According to The Importer (p. 79, Vol. XIV No. 5, Jan. 1970) the U. S. value of imported artificial flowers, fruits, vegetables and shrubs was in excess of 41 million dollars for 1968. At the retail sales level it is estimated that this value would be well over 100 million dollars. The aesthetic value of .these products can be substantially enhanced by imparting, in a practical and economical manner, a natural-like fragrance of long lasting duration. Properly accomplished, consumer reception, for example, to an artificial rose or carnation with a simulated natural-like fragrance that is pleasing and readily detectable for periods of ten months to one year, is extremely favorable;
The novel use of emulsion coating for certain products has been described in U. S. Pat. application Ser. No. 864,184. However, the present invention describes details for the preparation of improved emulsions for coatings of specific products. Furthermore, it describes additional components that are incorporated in the preparation of the emulsion prior to coating a specific polymeric product. As has been described in the aforementioned copending application Ser. No. 864,184, the significance and importance of the use of antioxidants and ultraviolet radiation absorbers to protect the fragrance compound or mixtures during "the preparation of the emulsion and after the coating has dried, continues to be desirable and necessary.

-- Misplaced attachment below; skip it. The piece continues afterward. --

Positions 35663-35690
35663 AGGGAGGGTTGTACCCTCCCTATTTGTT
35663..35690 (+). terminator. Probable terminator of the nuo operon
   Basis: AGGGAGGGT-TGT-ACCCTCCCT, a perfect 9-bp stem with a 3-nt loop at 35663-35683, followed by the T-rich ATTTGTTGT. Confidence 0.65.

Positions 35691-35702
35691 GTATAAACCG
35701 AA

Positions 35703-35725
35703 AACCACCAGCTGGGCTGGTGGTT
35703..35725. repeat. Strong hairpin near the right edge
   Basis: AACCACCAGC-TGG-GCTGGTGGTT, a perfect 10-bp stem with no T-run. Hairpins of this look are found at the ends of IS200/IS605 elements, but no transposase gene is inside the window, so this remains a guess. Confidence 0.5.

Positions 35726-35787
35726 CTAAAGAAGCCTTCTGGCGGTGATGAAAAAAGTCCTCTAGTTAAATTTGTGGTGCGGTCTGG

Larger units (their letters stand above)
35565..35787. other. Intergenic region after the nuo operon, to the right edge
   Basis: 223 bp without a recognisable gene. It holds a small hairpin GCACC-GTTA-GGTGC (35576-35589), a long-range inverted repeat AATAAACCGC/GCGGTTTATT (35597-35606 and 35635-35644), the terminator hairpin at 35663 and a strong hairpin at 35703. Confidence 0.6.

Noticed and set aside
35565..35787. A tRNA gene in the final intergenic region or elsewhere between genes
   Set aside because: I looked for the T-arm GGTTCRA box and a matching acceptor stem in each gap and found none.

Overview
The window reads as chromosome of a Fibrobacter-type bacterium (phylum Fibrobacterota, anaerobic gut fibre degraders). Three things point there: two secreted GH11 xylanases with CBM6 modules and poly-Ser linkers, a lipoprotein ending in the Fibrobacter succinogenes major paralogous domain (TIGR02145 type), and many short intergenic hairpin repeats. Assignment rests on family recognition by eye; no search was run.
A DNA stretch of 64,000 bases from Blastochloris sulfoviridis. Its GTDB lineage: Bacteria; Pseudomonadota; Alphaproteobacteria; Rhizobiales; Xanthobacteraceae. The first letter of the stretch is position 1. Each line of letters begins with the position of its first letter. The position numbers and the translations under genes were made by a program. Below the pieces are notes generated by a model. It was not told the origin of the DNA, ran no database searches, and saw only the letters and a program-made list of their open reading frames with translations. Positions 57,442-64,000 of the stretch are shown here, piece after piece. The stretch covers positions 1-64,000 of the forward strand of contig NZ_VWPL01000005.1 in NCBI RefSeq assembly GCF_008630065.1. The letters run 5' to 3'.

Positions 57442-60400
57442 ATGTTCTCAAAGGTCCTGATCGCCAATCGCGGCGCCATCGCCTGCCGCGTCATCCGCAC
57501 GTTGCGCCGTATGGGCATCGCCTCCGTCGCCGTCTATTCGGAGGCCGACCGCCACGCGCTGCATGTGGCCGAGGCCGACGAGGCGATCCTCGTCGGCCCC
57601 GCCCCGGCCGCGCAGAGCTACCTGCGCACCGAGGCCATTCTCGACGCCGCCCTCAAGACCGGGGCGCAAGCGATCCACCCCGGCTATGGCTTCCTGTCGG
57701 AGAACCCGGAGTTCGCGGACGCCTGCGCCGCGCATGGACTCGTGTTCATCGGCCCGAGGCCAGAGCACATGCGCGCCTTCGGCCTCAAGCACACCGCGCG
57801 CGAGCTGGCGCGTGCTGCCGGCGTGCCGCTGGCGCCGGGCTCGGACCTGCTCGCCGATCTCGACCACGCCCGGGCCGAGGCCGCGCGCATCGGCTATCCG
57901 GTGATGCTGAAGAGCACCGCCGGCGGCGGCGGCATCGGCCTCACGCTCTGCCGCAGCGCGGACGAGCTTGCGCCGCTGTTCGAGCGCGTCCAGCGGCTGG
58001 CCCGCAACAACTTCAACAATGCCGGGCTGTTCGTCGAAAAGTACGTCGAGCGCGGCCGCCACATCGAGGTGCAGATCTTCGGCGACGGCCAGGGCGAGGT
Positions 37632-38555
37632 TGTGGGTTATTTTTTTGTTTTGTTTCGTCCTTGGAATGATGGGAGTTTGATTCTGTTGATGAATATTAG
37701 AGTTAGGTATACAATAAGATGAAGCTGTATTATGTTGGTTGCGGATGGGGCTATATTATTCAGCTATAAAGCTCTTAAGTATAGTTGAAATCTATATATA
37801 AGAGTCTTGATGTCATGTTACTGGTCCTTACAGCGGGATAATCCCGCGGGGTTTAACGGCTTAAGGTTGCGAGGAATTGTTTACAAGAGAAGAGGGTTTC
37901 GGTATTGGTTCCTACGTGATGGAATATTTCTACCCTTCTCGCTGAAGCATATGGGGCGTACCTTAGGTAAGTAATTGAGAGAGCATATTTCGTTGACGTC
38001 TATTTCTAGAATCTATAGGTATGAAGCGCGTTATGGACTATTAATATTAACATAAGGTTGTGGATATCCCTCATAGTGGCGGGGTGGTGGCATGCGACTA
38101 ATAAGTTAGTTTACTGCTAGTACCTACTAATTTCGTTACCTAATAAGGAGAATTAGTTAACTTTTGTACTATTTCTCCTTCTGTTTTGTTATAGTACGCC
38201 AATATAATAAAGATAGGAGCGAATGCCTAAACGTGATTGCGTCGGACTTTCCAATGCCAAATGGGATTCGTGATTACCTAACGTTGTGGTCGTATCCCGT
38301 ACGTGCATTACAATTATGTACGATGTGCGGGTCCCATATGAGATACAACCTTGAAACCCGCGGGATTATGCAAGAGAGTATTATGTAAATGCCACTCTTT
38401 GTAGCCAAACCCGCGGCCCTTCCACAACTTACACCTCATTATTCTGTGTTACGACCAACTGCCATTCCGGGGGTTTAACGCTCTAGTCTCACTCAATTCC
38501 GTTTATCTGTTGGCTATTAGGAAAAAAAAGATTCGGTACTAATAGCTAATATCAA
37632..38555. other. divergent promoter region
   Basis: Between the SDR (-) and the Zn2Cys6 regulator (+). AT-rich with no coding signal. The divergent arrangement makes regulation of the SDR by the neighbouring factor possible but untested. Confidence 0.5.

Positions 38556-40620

Aqueous polyethylene or copolymer emulsions have been selected as the vehicles for incorporating the fragrance compound or mixtures. Although organic solvent emulsions suspensions or solutions may also be used, the special safety and time requirements to evaporate the organic solvent and a slight solvent residual solvent odor are undesirable factors. In addition to aqueous polyethylene or copolymer emulsions being relatively inexpensive, emulsions containing low density polyethylene possess certain characteristics that dictate their use. Low density polyethylene has the requisite permeability to the fragrance vapors. It exhibits this vapor or gas transmission to a greater degree than high density polyethylene and many other polymers (Drug and Cosmetic Industries, Aug. 1970, p. 68, 69 and 1 13-1 16). Aqueous latex emulsion, vinyl chlorideacrylic latex emulsion, butadiene-acrylonitvile polymer emulsion, W. R. Grace & Companys PVDC, Daran X- 8000, polyethylene emulsion plus styrene and maleic anhydride, vinyl acetate-ethylene co-polymer emulsion have been screened with various fragrance compounds or mixtures and determined to be acceptable, as described in Example 4, and possess certain advantages as vehicles for incorporating the aforementioned fragrances. However, in general, the aqueous polyethylene or copolymer emulsions have distinct advantages.